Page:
Definition of Photosynthesis, Reaction Process and Kinds, Please Read This Guys
Photosynthesis is known as a food synthesis process which is owned by green plants and some photosynthetic microorganisms. Organisms that are able to synthesize their own food are called autotrophs. Autotrophs in the food chain are the producers. In principle, the components needed in the photosynthesis reaction are CO2 which comes from the air and H2O which is absorbed from the soil. In addition, as the name implies, this photo "light" reaction requires sunlight as energy in the manufacture or synthesis of products (sugar compounds and oxygen).
According to Stone (2004), the photosynthesis reaction can be interpreted that six carbon dioxide molecules and six water molecules react with the help of sunlight energy to be converted into one glucose molecule and six oxygen molecules. Glucose is a molecule formed as a result of the photosynthesis process in which the conversion of sunlight energy is stored in the form of chemical bonds that make up the molecule. Glucose is a carbon compound that is later used with other elements in cells to form other chemical compounds that are very important for these organisms, such as DNA, proteins, sugars and fats. In addition, organisms can utilize the chemical energy stored in the chemical bonds between the atoms making up glucose as a source of energy for processes in the body.
Like other organisms, plants are composed of cells as the basic building blocks of plant life. Plant cells contain structures called chloroplasts (Chloroplasts) which are the site of photosynthesis. Chloroplasts are special organelles owned by plants, oval in shape and contain chlorophyll (chlorophyll) which is known as leaf green substance. All parts of plants that are green structures, including stems and fruits have chloroplasts in each of their constituent cells. But in general, photosynthetic activity occurs in the leaves. Michael W. Davidson in his website states that the density of chloroplasts on the leaf surface of a plant averages about one and a half million per square millimeter.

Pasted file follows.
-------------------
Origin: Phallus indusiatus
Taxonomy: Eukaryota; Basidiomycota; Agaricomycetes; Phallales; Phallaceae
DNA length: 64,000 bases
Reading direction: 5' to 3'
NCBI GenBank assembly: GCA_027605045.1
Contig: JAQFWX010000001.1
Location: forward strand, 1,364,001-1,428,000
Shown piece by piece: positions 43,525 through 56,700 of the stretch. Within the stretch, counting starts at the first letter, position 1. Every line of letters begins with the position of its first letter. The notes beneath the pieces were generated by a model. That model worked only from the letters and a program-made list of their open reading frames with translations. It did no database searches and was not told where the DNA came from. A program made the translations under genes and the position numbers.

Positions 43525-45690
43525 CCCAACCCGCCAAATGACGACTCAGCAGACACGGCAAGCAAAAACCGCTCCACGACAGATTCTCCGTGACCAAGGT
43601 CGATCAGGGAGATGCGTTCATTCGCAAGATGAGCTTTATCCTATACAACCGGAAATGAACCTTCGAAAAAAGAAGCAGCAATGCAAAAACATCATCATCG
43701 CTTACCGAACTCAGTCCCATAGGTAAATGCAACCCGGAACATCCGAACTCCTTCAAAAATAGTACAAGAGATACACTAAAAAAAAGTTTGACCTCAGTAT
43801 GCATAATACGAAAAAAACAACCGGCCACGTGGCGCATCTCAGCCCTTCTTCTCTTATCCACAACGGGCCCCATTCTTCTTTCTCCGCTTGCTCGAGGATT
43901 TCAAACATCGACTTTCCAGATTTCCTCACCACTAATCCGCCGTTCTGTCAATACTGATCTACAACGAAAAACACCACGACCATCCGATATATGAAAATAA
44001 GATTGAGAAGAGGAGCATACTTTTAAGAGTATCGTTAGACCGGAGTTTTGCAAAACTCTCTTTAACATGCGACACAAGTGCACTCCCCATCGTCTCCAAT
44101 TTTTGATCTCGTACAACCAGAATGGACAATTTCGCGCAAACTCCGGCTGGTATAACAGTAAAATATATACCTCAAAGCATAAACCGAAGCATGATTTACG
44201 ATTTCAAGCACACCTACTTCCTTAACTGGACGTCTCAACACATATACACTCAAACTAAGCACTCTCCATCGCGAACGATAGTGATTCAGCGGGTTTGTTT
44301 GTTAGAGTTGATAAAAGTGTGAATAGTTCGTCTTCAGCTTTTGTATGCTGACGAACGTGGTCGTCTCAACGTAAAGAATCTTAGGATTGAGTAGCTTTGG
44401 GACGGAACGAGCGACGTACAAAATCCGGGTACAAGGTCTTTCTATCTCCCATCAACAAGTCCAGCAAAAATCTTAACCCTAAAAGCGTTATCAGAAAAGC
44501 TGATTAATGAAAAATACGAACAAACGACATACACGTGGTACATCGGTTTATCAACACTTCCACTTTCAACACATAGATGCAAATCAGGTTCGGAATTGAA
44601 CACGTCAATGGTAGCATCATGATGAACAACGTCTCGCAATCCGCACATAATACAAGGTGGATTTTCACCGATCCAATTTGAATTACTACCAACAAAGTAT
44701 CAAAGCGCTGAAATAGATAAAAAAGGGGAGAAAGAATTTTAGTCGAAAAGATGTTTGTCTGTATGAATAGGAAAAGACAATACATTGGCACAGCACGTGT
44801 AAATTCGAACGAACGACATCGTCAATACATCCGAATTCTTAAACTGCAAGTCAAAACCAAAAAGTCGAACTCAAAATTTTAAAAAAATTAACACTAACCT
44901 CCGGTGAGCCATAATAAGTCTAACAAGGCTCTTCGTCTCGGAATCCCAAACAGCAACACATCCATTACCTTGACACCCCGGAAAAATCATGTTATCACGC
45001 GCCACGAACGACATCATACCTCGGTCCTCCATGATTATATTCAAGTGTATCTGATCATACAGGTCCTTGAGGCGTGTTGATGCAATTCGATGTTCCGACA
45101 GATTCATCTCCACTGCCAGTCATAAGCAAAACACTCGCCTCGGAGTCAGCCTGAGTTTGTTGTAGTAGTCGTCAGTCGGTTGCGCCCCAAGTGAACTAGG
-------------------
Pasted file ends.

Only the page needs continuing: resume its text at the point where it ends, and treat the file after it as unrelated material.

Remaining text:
Chloroplasts have a double membrane structure, namely an outer membrane and an inner membrane which are separated by an intermembrane space. The inner membrane of the chloroplast undergoes structural modifications called thylakoids (thylakoids) and then the stacks of thylakoids are called grana. The matrix in the chloroplast is a gel structure called the stroma (Stone, 2004).
Photosynthesis has two kinds of reactions, namely light reactions and dark reactions. During the light reaction, chlorophyll along with other pigments in the chloroplast absorb sunlight energy and convert it into chemical energy which is stored in the chemical bonds that make up glucose. The absorbed energy is electron-rich energy which will later be involved in a series of chain reactions called electron transport. According to Stone (2004), water through the light reaction will be broken down (photolysis) into protons, electrons and O2. The protons and electrons resulting from this split combine with the electron acceptor compound NADP+ (nicotinamide adenosine dinucleotide phosphate) to form NADPH. Some protons move through the chloroplast membrane, and the energy formed is in the form of ATP (Adenosine Triphosphate). NADPH and ATP are components that enter into the dark reaction (Calvin cycle), which converts a Co2 molecule into a three-carbon sugar molecule. Chemical energy from the conversion of sunlight energy is stored in these carbon compounds.